Feckless Allies / Metal Alloys

Edmonton Pride Parade 2011 photo shows colorful marchers with 'Queers Against Israeli Apartheid' and 'No Pride in Apartheid' banners banner
Kurt Bauschardt from Edmonton, Canada [CC BY-SA 2.0] via Wikimedia Commons

Today: Activist, musician, and writer jj skolnik; and Kim Kelly, author of FIGHT LIKE HELL: The Untold History of American Labor, a regular contributor to Teen Vogue and In These Times, and the former heavy metal editor at VICE.


Issue No. 24

With Friends Like These
jj skolnik

Kim Kelly's Riff Wrecks, Vol. II
Kim Kelly


With Friends Like These

by jj skolnik

It is a particularly surreal time to be both trans and an anti-Zionist Jew. It is not an easy time to be anyone, really, but everywhere in public discourse—popular media, social media, public policy—People Like Me are a topic of discussion. The Jerusalem Post calls us “fake Jews,” a line I have heard at pro-Palestinian protests I have attended going back decades. And, of course, there is the tireless and obsessive cohort insisting that trans people do not know our own minds, and “social contagion,” and not a better understanding of our own selves, is what causes people to transition.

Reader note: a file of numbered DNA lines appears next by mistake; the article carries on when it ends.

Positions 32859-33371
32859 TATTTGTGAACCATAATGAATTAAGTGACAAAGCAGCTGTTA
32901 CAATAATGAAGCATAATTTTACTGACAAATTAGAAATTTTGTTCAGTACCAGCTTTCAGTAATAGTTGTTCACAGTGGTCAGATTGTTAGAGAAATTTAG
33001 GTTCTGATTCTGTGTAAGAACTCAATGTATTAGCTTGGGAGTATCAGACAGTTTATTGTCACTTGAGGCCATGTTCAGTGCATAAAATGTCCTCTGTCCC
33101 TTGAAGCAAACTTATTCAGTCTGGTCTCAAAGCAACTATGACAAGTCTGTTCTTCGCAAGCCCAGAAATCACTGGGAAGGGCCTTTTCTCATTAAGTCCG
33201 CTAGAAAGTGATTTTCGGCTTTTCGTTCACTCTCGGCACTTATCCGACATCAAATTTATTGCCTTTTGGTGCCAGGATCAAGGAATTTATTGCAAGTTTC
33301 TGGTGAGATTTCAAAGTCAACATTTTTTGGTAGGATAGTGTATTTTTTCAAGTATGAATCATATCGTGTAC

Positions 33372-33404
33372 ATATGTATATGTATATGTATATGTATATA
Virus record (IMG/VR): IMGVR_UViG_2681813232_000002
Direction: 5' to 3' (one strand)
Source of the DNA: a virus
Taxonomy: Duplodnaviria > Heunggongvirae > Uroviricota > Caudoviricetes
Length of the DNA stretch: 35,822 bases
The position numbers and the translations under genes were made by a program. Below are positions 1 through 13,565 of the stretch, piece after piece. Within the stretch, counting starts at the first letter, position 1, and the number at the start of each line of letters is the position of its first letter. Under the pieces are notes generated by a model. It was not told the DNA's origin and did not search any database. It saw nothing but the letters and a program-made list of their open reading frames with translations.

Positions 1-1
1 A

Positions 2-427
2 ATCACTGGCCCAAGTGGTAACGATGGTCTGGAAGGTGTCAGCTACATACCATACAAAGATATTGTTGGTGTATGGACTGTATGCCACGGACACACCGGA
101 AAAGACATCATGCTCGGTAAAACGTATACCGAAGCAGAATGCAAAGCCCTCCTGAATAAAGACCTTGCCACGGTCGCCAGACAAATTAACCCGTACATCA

It should be evident that you can’t kick someone out of their own ethnicity; it should be evident that the social contagion theory has been thoroughly and properly debunked. (The 2023 study on “rapid onset gender dysphoria” that made a big stir has been retracted for ethics concerns. In addition, its sources were entirely pulled from parental reports on a transphobic website—not exactly an unbiased sample.) Media is still reporting on these things as if they are real. 

It’s a paywall, but a small one

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